Posts Tagged ‘NBA ref Bill Spooner (#22)’

Thunder-Mavericks (Game 2): Lots of wrong and missed calls, interesting stats after you add it all up

May 20th, 2011 17 comments

We reviewed lots of calls (15, our most to date!) from last night’s Oklahoma City-Dallas game (game 2 of the series), and it kept us pretty busy as you’ll see in the video below. Overall, it was much better officiated than Game 1 that “starred” ref Joe Crawford, but there were still enough calls in this game that were pretty questionable.

The number of calls and no-calls we reviewed that favored Dallas was 2 1/2, and those that favored Oklahoma City was 5. This is a raw calculation that doesn’t take into account the impact of the calls/no-calls on the final score, but it’s interesting data nonetheless.

By the way, our video is a little distorted because of some software issues that our vendor hasn’t resolved for us yet, but it still works decent enough.

Here’s a summary of the calls that are in the video above:

  • Dallas’ Dirk Nowitzki lifted his pivot foot before releasing the ball on the dribble that led to a dunk, which is a travel (most refs miss this for some reason, which we describe in further detail here).
  • OKC’s Kevin Durant was able to sneak a half-step on his drive to the basket that led to his amazing dunk. Thus, it was a missed travel.
  • Ref Tom Washington made a bad call on Dallas’ Ian Mahinmi when it appeared he made no contact on a driving James Harden.
  • Ref Tom Washington correctly doesn’t call a foul when Dallas’ Jose Barea flops.
  • Ref Bill Spooner appears to call a phantom foul on OKC’s Kendrick Perkins when guarding Dallas’ Dirk Nowitzki.
  • Ref Greg Willard called an offensive foul on OKC’s Kevin Durant, which looked legit, although it appeared that Dallas’ DeShawn Stevenson sold it really well (so we’ll call this a “push” and deem the call didn’t favor one team over another).
  • Ref Greg Willard appears to correctly call a foul on Dallas’ DeShawn Stevenson by applying light contact on OKC’s Kevin Durant, although if he hadn’t called it, no one probably would have had a problem with it. So we’ll also call this one a “push” that didn’t wrongly favor one team over another.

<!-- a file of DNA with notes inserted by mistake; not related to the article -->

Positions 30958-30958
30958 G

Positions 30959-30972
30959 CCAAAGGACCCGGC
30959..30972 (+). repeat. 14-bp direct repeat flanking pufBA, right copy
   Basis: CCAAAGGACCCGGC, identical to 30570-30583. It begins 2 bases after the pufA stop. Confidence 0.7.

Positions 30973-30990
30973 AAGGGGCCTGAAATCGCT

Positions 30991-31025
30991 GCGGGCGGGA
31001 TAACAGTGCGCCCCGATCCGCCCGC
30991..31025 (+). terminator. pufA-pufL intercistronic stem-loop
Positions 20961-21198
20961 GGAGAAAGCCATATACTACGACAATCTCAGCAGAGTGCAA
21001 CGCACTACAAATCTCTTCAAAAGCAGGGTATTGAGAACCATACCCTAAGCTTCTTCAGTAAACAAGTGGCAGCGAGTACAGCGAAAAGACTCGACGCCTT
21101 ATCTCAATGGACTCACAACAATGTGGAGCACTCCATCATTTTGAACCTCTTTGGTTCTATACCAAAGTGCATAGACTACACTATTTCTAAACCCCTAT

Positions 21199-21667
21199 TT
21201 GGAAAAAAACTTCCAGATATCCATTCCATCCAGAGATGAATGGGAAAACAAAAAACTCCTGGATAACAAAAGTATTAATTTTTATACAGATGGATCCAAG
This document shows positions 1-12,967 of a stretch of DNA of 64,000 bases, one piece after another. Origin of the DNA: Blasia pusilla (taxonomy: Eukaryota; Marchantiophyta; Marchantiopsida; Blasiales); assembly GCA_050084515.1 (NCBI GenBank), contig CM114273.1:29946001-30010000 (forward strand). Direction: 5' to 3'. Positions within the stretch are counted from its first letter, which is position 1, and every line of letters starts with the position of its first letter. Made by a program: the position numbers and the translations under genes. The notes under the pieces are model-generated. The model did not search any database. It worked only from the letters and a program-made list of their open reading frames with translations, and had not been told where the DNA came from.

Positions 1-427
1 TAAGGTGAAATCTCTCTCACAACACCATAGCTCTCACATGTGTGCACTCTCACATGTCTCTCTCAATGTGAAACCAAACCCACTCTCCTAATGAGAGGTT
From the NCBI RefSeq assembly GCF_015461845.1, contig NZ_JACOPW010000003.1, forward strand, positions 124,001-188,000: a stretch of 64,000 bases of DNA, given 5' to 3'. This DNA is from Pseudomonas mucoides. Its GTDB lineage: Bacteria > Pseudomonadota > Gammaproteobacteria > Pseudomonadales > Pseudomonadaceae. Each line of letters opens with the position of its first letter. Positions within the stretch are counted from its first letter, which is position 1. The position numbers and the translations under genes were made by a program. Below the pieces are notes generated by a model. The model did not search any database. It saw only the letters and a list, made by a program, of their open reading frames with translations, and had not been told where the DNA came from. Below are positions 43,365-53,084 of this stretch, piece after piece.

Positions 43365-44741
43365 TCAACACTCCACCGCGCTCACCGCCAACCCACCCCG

• Ref Bill Spooner will miss an extended elbow from Dallas’ Tyson Chandler on an illegal screen on OKC’s Kevin Durant.
  • It appears ref Bill Spooner calls a phantom shooting foul on Dallas’ Jason Terry in guarding OKC’s James Harden.
  • OKC’s Nick Collison isn’t established defensively and should have been called for a blocking foul on Dirk Nowitzki, but it didn’t hurt Dallas since Nowitzki went on to score.
  • Ref Tom Washington correctly doesn’t call a foul when Dallas’ Deshawn Stevenson flops on Kevin Durant.
  • Ref Tom Washington calls a shooting foul on Dirk Nowitzki against OKC’s James Harden that probably should have been a no-call.
  • Ref Tom Washington calls a foul on OKC’s Nick Collison when Dallas’ Tyson Chandler was culpable as well, locking up Collison’s arm. Probably should have been a double-foul. We’ll count this as 1/2 a call that favored Dallas.
  • The refs give Dirk Nowitzki 3 free throws when OKC’s Nick Collison fouled him, but everyone misses the fact that Nowitzki lifted his pivot foot during all of this, so it should have been a travel.
  • The refs missed Dallas’ Tyson Chandler pushing of OKC’s Kendrick Perkins to the floor, although a different foul was called a couple of seconds later.

Celtics-Heat (Game 5): A couple of tricky travel calls/no-calls you don’t see too often

May 12th, 2011 3 comments

Watching the Boston-Miami game Wednesday night, surprisingly it seemed to be well-officiated in the second half (unless you saw something egregious, which you can do here in the

But there was one call and one no-call involving travels you don’t normally see. We typically don’t cover that many travels because there are so many of them that don’t get called, unless the travel had a big impact on determining the outcome of a game, or its just very unusual. Here’s a couple of them that fit more in the latter category.

Nuggets-Thunder (Game 5): Reversal of a huge call shows how ref teamwork should work

April 28th, 2011 2 comments